Earlier this week, Jesse Mulligan put a call out to listeners to share stories or descriptions of their favourite tree on his Afternoons show on RNZ. Most anecdotes or descriptions that flowed in were about actual trees, but one listener identified as his or her favourite tree the one in the Japanese anime “Tonari no Totoro” (My neighbour Totoro). Jesse Mulligan was a little bemused by this, but as a Japanophile – and more specifically – a Biophilia-Japanophile (just made that one up) – I could completely understand this person’s sentiment. Continue reading
The launch of “Wildbore: A photographic legacy” on Wednesday night was an amazing success, with over 80 people attending, including around 20 people from the wonderful Wildbore clan. Thank you all for coming along and making it such a successful and enjoyable event. Here are some photo highlights.
I was recently alerted to this interesting graph showing the various drivers in landscape transformation in Aotearoa New Zealand over the past two centuries. The graph appears in Eric Pawson’s chapter ‘Sustainability and management of the environment’ in The physical environment: A New Zealand perspective, edited by A. Sturman and R. Spronken-Smith (Oxford University Press, 2001). It would be an intriguing to see how the graph looks beyond 2000.
“Reading this book will likely change your perception of the New Zealand environment. It is a must-read for all New Zealand landscape architects, planners, resource management lawyers and indeed all New Zealanders that want to achieve a better future for their children and their children’s children.”
This was the conclusion of Peter Kensington, planner and landscape architect in a recent review of Beyond Manapouri: 50 years of environmental politics in New Zealand (Canterbury University Press).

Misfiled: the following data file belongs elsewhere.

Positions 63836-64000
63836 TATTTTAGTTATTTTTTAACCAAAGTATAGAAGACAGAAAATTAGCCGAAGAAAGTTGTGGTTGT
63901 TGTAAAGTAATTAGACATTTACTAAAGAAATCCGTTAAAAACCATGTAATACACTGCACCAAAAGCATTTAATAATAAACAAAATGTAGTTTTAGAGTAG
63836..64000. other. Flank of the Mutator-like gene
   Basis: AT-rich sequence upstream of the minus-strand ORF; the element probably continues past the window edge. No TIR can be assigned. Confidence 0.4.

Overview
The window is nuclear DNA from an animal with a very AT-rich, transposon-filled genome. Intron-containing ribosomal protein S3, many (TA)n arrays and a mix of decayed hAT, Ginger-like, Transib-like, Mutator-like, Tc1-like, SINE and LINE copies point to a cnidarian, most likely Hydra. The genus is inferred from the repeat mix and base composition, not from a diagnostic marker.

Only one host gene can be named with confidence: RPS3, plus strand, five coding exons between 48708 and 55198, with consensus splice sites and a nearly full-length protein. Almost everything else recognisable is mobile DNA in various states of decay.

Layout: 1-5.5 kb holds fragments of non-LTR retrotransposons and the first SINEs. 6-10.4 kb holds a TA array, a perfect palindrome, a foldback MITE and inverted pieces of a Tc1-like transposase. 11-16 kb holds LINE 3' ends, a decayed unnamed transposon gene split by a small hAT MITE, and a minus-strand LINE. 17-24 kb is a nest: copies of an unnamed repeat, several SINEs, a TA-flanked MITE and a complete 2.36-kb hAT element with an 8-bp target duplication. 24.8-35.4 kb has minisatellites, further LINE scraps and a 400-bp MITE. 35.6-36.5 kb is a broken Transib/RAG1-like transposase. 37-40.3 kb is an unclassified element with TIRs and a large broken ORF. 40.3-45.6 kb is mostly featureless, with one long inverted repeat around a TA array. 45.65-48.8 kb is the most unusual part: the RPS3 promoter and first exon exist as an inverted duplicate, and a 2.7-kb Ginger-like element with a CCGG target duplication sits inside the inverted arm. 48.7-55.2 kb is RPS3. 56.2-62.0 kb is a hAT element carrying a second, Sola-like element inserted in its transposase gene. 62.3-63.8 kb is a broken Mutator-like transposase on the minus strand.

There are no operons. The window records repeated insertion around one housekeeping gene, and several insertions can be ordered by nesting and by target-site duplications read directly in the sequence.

Madi Kensington, aged 11 years old, also reviewed the book, and concluded:
“This book perfectly explains how New Zealand has changed its view on the environment many times over the past 50 years. In the early days, our environment was regarded as something our government didn’t need to worry about, but as the years wore on, things started getting more serious. Knight has explained these issues with perfectly-worded descriptions and given real examples, making for convincing reading.”
To read the full review go to the Landscape Architecture Aotearoa website.
While researching the clues for a cache at Pohangina wetlands the other day, I stumbled across this not-so-fun fact: scientists estimate that more than 98 of percent of kahikatea forest, which grew in lowland, swampier areas, has been lost nationwide since European colonisation of New Zealand. In the Manawatu region, where wetlands once covered much of the river plains extending from Palmerston North out to the coast, more than 90 per cent of wetlands have been lost. This is a tragic legacy of European settlement, but also makes the Pohangina Wetlands all the more special. Continue reading
A window into the long lost, densely forested lowlands of Manawatū has been opened by an author using antique glass plate negatives and new geocaching applications.
Pohangina author Catherine Knight’s main focus is environmental history which led to her fourth book Wildbore: A photographic legacy.
Read the remainder of the story and watch the video on the New Zealand Herald website.
For more information on Wildbore: A photographic legacy (Totara Press), including where to purchase it, go to the Totara Press webpage
See also: Wildbore geocache no. 1: the school that moved, “Ghost bridge” – Wildbore geocache no. 2, Hauling logs over the Awaoteatua Stream – Wildbore geocache no. 3, or search for posts using keyword “geocaching”